And here is a bit of a rant: the trailer is for BBC2's new "City Season". There is nothing searchable on the Beeb's website that has trailer or anything about the City Season. If you search "city season" in the BBC website, you get hundreds of results for Man City, Birmingham City, Holby City, River City. They don't have a page for their City Season. So whilst I know one programme in it - well, one programme doesn't a season make. It is like they haven't thought about using their website properly. I mean really - I was trying to find out what they have on, and I can't!
rhythmaning: (whisky)
And whilst I'm linking to the BBC, I love this trailer for the City Season on BBC2.



It features this dragon.
DSC_0294

And here is a bit of a rant: the trailer is for BBC2's new "City Season". There is nothing searchable on the Beeb's website that has trailer or anything about the City Season. If you search "city season" in the BBC website, you get hundreds of results for Man City, Birmingham City, Holby City, River City. They don't have a page for their City Season. So whilst I know one programme in it - well, one programme doesn't a season make. It is like they haven't thought about using their website properly. I mean really - I was trying to find out what they have on, and I can't!
rhythmaning: (Armed Forces)
The BBC is reporting that Sir Peter Burt and Sir George Mathewson are trying to put together an alternative to the Lloyds TSB takeover of HBOS.

This is interesting. Burt oversaw that merger of Bank of Scotland with Halifax, which could be seen to have lead BoS into its current situation. Mathewson oversaw the (up until last year) successful acquisative strategy that built RBS from a small regional bank operating in the UK to the fifth largest bank in the world (by market cap c. 2004).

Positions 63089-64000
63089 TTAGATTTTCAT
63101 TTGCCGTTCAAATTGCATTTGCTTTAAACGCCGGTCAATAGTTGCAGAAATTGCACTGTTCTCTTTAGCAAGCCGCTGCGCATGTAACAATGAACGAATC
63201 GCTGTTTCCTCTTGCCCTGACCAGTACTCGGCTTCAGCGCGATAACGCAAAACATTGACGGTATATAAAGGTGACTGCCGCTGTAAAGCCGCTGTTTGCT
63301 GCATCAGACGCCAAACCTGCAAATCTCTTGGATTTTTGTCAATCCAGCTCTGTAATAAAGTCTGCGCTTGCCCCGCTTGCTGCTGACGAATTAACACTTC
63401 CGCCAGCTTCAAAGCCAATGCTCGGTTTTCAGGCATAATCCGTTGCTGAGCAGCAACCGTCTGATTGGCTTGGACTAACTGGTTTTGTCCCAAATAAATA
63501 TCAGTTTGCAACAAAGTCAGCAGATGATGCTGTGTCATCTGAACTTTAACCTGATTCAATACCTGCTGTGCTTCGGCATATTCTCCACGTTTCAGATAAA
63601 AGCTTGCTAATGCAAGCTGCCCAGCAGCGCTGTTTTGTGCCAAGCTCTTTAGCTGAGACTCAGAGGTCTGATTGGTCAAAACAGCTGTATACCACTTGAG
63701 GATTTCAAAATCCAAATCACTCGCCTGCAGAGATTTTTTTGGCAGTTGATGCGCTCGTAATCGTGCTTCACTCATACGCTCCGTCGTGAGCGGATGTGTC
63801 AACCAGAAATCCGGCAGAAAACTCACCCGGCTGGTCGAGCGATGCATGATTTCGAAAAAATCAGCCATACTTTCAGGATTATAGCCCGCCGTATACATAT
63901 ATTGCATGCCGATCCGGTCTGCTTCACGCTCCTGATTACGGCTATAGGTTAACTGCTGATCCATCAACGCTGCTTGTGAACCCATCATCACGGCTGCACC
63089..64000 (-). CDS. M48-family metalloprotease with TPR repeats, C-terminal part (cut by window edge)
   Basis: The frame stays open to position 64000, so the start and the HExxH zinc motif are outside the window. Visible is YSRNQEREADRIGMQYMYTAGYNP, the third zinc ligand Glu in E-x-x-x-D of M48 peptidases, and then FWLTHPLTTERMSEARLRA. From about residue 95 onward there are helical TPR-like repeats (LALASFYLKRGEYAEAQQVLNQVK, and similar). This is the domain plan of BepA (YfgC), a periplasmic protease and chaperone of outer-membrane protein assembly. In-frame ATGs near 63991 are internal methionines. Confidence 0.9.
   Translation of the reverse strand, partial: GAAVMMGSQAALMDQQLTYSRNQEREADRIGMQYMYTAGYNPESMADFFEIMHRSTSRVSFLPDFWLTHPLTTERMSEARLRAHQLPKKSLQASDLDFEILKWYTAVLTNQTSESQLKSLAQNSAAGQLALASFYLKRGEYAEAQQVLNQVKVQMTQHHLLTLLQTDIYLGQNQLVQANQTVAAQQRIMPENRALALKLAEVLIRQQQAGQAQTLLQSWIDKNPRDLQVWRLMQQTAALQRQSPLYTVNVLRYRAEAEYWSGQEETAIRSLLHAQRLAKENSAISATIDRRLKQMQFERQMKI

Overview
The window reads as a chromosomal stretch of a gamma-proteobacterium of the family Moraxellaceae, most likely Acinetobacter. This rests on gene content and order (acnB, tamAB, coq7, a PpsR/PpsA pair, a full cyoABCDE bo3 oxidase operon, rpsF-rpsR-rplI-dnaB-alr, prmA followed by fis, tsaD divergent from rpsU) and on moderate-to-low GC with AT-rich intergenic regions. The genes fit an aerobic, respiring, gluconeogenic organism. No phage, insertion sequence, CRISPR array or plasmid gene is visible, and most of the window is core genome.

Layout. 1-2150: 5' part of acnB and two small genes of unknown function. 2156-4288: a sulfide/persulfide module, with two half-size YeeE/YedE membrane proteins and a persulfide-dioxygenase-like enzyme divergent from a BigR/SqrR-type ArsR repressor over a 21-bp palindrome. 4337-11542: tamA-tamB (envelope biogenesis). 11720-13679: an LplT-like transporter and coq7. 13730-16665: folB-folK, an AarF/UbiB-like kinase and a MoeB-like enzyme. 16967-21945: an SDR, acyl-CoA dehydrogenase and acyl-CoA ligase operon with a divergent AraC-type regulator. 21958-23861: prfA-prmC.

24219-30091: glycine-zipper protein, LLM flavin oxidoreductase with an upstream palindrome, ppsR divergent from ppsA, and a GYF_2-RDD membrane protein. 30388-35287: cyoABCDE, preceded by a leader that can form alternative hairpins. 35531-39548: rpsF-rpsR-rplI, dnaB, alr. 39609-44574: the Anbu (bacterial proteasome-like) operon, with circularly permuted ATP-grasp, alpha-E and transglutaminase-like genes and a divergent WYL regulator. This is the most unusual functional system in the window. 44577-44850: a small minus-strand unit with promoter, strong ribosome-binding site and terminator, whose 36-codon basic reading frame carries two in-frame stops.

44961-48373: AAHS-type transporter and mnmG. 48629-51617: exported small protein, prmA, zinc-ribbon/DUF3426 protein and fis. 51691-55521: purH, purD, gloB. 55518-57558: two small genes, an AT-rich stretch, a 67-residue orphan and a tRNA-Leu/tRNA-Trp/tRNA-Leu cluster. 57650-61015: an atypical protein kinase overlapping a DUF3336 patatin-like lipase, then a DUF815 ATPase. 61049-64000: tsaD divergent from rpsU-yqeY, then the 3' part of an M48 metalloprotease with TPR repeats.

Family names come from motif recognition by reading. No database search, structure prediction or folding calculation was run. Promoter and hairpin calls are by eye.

They were both highly successful, but both were behinds their organisations' expansion that brought them to where they are today: essentially bankrupt and reliant on Government money to survive.

I am not certain I would trust them with HBOS, myself.

Interestingly, Mathewson is one of the SNP Scottish Government's team business advisers. The collapse of RBS and HBOS, and their survival using UK Government support, puts the lie to the SNP's claim to be able to succeed as an independent, small economy.
rhythmaning: (Armed Forces)
The BBC is reporting that Sir Peter Burt and Sir George Mathewson are trying to put together an alternative to the Lloyds TSB takeover of HBOS.

This is interesting. Burt oversaw that merger of Bank of Scotland with Halifax, which could be seen to have lead BoS into its current situation. Mathewson oversaw the (up until last year) successful acquisative strategy that built RBS from a small regional bank operating in the UK to the fifth largest bank in the world (by market cap c. 2004).

They were both highly successful, but both were behinds their organisations' expansion that brought them to where they are today: essentially bankrupt and reliant on Government money to survive.

I am not certain I would trust them with HBOS, myself.